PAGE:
Favorite African-American Icon and Why: The most obvious ones that I looked up to were Martin Luther King Jr and Malcolm X, for their leadership and for being able to unite people and get them focused. Even though both had different ideas fundamentally, they were able to get people to come together for the greater good.

Favorite moment in Black History: I still think we have a lot of history to be made. Our story is never done. There’s always somebody that will make a difference every day.




Marcus Stroud, Former NFL Pro Bowler

A self-proclaimed “country boy” from South Georgia, NFL

“It was a no-brainer. [Jacksonville] is where I played most of my

veteran and philanthropist Marcus Stroud remains humble and

career and it was where I had most of my success,” said Marcus.

grateful for his experiences during and after the NFL. Marcus

”Even though I embraced other teams like the Buffalo Bills, I’ll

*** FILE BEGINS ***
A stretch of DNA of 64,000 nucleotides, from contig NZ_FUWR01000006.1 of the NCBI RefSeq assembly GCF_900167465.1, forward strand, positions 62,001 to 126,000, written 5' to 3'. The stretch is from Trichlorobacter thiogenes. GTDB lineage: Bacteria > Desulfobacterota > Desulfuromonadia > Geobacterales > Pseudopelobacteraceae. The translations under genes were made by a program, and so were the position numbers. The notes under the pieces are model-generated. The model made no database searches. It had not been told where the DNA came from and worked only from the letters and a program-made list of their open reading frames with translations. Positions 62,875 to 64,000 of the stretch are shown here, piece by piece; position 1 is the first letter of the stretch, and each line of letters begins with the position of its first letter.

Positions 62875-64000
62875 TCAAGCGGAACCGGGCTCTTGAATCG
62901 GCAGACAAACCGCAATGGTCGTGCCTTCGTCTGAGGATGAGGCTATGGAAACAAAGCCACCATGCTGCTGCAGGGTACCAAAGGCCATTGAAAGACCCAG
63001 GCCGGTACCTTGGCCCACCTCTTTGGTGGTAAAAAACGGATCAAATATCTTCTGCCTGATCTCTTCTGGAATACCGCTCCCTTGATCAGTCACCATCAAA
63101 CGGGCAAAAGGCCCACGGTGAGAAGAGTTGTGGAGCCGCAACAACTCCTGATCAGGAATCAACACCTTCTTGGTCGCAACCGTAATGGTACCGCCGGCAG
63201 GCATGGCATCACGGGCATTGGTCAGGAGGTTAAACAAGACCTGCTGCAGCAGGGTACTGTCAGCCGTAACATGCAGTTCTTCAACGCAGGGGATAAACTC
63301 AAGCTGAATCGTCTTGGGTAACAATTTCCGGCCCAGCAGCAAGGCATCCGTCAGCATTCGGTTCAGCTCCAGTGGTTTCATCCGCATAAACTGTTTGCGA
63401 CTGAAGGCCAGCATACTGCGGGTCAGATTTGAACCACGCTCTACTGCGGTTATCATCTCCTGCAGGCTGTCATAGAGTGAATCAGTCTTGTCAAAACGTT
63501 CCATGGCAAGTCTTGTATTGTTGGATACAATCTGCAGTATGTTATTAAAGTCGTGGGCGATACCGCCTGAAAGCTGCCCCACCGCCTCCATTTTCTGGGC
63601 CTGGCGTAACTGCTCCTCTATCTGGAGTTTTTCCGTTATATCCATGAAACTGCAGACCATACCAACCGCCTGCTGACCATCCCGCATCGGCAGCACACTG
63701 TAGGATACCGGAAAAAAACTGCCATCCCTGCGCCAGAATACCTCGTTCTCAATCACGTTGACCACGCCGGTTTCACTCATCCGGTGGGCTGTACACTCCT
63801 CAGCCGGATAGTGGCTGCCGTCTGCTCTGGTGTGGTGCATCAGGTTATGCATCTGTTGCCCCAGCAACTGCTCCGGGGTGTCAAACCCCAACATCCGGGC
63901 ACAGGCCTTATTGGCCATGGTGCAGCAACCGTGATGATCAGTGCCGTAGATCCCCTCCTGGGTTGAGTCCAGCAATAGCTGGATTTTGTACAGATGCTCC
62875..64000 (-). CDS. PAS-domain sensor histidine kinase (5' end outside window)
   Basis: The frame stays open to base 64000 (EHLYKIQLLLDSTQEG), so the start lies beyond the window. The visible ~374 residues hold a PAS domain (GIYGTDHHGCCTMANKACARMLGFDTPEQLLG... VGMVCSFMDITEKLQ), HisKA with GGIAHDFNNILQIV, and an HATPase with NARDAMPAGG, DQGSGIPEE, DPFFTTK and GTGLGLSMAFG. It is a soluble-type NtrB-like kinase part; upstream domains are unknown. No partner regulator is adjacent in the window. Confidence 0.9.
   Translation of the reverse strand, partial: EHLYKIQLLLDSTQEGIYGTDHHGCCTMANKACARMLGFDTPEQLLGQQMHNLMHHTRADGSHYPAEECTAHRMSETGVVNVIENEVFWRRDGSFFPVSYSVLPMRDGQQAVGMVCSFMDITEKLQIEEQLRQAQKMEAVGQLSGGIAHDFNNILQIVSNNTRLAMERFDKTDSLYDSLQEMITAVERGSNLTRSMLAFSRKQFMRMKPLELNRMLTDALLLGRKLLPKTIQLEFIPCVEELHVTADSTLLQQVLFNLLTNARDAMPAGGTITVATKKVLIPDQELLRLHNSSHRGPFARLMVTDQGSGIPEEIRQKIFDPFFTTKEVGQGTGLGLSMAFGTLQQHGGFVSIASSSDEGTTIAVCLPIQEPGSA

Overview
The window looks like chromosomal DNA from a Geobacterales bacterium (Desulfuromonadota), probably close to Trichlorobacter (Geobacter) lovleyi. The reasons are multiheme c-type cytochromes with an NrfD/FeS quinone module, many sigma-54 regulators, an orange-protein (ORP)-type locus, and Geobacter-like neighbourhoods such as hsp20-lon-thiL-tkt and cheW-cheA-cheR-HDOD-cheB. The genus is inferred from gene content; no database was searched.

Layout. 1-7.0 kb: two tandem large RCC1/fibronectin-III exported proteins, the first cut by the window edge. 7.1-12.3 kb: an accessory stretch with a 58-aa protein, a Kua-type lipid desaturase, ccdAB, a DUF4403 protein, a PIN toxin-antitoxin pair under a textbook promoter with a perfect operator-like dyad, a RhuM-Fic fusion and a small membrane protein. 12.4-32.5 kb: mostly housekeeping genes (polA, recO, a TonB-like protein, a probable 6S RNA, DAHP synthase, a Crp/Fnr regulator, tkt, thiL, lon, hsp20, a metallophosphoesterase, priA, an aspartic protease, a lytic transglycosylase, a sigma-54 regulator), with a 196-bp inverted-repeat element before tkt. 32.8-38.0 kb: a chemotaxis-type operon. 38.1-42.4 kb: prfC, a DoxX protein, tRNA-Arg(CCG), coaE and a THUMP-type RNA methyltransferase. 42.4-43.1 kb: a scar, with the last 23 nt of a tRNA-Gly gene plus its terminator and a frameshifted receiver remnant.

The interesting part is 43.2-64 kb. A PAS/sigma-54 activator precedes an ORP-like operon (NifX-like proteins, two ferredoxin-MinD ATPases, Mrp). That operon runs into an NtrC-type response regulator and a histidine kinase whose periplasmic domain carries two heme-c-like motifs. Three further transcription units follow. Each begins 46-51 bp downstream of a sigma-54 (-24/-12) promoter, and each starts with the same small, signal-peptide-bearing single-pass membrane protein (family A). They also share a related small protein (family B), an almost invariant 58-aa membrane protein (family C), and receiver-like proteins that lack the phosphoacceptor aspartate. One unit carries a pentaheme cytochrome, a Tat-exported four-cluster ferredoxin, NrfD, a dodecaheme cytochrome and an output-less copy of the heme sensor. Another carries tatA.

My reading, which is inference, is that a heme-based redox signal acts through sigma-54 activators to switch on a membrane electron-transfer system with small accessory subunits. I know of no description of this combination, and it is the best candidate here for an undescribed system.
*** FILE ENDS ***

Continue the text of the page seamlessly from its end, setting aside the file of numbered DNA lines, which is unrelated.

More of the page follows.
was the 13th overall pick in the 2001 draft and played for 10

always be a Jaguar for life.”

years in the NFL for teams such as the Jacksonville Jaguars and the Buffalo Bills. “I started playing football my junior year of high school,” said Marcus. “My goal was to go to college and obtain a degree first, and if I was fortunate enough to make the NFL, it was a bonus.” His talents and leadership were quickly recognized. As a high school senior, Marcus was selected to grace the cover of Sports Illustrated in 1996, when he committed to play college ball at the University of Georgia, UGA. Marcus graduated with his bachelor’s degree and remains a proud member of Phi Beta Sigma, a predominantly AfricanAmerican Fraternity.